First, the use of part-time "relay" arrangements should be made economically attractive to workers approaching retirement. That is to say, the older workers involved in these schemes should be guaranteed incomes comparable to those that they can earn from full-time work, and the level of their pensions should not be affected. For this reason, mixed forms of work income and pensions might be introduced, like those already present in Germany and France, ensuring that the period worked on a part-time basis counts fully towards pension entitlement.
Second, close attention should be paid to defining the age and the timing of access to "exit" part-time arrangements, so that the state's social security costs are counterbalanced as much as possible by the contributions paid in respect of dual part-time arrangements, and by the possible savings arising from partial payment of pensions. For this latter reason, it might be useful if part-time work came to represent an attractive alternative to retirement itself for a limited period of time.
Third, the structure of the "relay" system should also represent a significant opportunity for young people entering employment for the first time. One possibility might be to establish progressive increments in working hours and wages, accompanied by significant amounts of training.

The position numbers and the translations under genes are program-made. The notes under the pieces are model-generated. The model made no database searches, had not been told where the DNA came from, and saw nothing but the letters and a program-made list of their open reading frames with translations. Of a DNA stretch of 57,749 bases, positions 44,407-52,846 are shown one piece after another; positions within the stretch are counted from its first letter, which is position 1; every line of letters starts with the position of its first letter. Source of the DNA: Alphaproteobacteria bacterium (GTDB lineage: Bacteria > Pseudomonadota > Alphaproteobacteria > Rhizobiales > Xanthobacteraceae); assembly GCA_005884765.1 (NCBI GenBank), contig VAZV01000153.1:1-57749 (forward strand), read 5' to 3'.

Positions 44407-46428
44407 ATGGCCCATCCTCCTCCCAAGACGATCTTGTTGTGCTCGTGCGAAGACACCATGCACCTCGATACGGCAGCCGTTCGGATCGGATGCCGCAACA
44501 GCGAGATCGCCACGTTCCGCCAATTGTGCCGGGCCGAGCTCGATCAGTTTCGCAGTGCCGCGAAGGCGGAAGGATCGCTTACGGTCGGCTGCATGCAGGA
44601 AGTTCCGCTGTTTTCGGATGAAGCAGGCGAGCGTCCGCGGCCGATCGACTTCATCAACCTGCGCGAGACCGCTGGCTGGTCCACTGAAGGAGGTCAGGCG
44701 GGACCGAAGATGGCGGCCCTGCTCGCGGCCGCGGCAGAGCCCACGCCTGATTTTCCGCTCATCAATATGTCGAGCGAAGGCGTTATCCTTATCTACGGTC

In conclusion, one may say that the task of defining a systematic set of rules to regulate the "relay" system does not seem straightforward. The encouraging aspect is that the power delegated to the government would be part of a general reform of employment-creation incentives, with the possibility of defining an overall and systematic framework, while restricting the risks attendant on sporadic measures. On the other hand, it seems unlikely that the introduction of the part-time "relay" system on its own will significantly increase the use of part-time contracts (which in Italy amount to only 6%-7% of the total) to a level where important effects are exerted on employment, as has happened in other countries, the Netherlands in particular. Instead, the definition of specific measures in support of part-time employment tout court- as are already partly provided for by law 196/97 - would be necessary for this purpose (Roberto Pedersini, Fondazione Regionale Pietro Seveso).